Senate Democrats Vote Down Obama's Nominee For DOJ Civil Rights Division Head
Moments ago, the Senate was supposed to vote through Debo Adegbile, Obama's nominee for the civil rights division at the Department of Justice and who represented cop killer Mumia Abu-Jamal. It failed, when the Democrats in the Senate couldn't get enough votes to pass a simple majority with 8 Democrats voted against Adegbile: Casey, Coons, Donnelly, Manchin, Walsh, Heitkamp, Pryor. Reid voted no in order to reconsider nom later.
Opponents of President Obama's nominee to head the Justice Department's Civil Rights Division prevailed in blocking his confirmation Wednesday, as he failed to clear a procedural hurdle.
Eight Senate Democrats joined with Republicans in voting against Debo Adegbile, whose nomination was adamantly and vocally opposed by conservatives due to his participation in an appeal filed on behalf of Mumia Abu-Jamal -- an internationally-known prisoner convicted of the 1981 murder of Philadelphia police officer Daniel Faulkner.
The vote was expected to be close -- with Vice President Biden on hand to potentially cast a tie-breaking vote -- but the final tally was 47-52 in opposition to the appointment.
Majority Leader Harry M. Reid (D-Nev.) initially voted for Adegbile, but switched his vote to no, giving him the right as Senate leader to bring up the nomination again at a later date.
Adegbile becomes the first Obama nominee rejected under the new Senate procedures approved in November that require just a majority of senators present to agree to proceed to a vote on most presidential nominees.
Other Democrats who voted against the Obama nominee were Chris Coons (Del.),Bob Casey (Pa.), Mark Pryor (Ark.), Heidi Heitkamp (N.D.), Joe Manchin (W.V.), Joe Donnolly (Ind.), John Walsh (Montana).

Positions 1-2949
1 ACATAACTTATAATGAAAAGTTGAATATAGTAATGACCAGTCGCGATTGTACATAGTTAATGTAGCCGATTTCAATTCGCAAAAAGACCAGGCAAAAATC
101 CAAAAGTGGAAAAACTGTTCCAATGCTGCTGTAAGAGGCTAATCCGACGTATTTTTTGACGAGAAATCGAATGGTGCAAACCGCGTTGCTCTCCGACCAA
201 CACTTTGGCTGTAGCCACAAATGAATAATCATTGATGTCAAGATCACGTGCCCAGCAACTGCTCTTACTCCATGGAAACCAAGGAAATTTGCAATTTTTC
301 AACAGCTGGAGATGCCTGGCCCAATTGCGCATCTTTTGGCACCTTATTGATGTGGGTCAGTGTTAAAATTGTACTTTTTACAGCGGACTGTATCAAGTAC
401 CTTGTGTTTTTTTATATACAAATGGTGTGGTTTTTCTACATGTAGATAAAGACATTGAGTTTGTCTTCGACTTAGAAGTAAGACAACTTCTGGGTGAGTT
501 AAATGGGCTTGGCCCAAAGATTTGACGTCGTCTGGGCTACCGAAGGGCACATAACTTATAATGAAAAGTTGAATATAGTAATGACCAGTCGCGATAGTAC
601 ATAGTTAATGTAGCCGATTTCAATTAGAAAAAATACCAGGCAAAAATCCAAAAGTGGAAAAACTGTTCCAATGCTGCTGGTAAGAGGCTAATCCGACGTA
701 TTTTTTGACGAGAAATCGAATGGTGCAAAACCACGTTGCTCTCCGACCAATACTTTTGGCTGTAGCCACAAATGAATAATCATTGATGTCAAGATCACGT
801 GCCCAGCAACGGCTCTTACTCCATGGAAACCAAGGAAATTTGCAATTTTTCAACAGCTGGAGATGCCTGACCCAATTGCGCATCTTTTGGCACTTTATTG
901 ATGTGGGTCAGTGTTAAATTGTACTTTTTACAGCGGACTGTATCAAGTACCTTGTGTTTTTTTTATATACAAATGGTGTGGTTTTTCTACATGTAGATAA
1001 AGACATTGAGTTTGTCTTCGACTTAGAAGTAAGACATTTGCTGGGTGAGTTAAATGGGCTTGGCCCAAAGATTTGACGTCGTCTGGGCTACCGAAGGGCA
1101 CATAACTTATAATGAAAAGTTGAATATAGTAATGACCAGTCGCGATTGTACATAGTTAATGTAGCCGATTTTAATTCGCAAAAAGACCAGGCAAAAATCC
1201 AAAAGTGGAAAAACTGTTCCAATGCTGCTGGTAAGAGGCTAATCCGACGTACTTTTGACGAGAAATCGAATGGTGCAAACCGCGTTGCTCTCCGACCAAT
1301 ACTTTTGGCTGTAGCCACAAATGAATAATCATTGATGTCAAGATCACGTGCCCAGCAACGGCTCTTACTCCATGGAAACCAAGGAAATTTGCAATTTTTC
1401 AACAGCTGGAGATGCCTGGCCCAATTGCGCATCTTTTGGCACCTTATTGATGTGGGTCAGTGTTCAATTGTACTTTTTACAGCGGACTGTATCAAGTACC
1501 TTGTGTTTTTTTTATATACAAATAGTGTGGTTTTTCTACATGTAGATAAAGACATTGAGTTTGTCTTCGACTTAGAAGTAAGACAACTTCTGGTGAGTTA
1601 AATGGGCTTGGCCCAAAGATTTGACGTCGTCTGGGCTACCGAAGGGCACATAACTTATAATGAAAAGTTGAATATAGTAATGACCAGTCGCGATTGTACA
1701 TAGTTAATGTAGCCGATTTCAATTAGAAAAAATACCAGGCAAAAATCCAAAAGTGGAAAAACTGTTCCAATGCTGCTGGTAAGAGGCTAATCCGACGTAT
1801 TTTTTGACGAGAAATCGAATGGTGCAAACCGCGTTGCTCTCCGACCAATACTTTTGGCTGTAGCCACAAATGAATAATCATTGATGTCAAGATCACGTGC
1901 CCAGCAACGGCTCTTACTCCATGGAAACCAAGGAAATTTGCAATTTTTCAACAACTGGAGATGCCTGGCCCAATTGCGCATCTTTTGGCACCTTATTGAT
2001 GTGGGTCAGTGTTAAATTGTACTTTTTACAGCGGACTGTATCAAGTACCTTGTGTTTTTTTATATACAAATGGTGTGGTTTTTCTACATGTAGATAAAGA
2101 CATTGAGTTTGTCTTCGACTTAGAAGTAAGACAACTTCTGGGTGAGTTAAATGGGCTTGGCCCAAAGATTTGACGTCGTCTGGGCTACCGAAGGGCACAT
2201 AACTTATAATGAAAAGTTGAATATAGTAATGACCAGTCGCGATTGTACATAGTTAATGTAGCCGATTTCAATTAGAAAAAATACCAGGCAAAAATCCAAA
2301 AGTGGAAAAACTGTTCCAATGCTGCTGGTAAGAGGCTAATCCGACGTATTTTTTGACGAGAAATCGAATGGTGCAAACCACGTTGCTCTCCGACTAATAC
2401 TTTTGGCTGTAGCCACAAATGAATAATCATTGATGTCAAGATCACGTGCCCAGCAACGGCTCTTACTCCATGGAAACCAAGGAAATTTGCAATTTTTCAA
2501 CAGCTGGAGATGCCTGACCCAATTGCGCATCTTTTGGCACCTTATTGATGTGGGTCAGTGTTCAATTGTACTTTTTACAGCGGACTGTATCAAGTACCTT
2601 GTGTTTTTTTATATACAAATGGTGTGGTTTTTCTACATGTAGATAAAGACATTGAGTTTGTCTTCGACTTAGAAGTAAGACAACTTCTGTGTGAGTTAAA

Adegbile, 47, spent more than a decade working for the NAACP’s Legal Defense Fund, where he served as the group’s in-house voting rights expert. The legal defense fund began its work on Abu-Jamal's behalf well before Adegbile began working for it, however he did contribute to the filing of a 2009 court brief that argued that Abu-Jamal faced a discriminatory jury -- an appeal later found to have merit by a judge.
But, that participation in Abu-Jamal's appeals, opponents including Faulkner's widow have argued, should disqualify him from holding any publicly appointed position in the justice system.
Several prominent Republicans, including Senate Minority Leader Mitch McConnell (R-Ky.), took the floor Wednesday to speak in opposition to the nomination and in hopes of swaying vulnerable Democrats facing re-election in red states.
So while it is widely known that the GOP's position in Congress is in shambles courtesy of the endless and by now pathetic, flipflopping of one John Boehner, are schisms starting to appear within the Democrats when not even a simple populist vote by the president was unable to pass the Senate?
In the meantime, without a person defending their "civil rights", we fully expect Obama to continue growing the authority of the NSA and promoting even more boundless spying on Americans.
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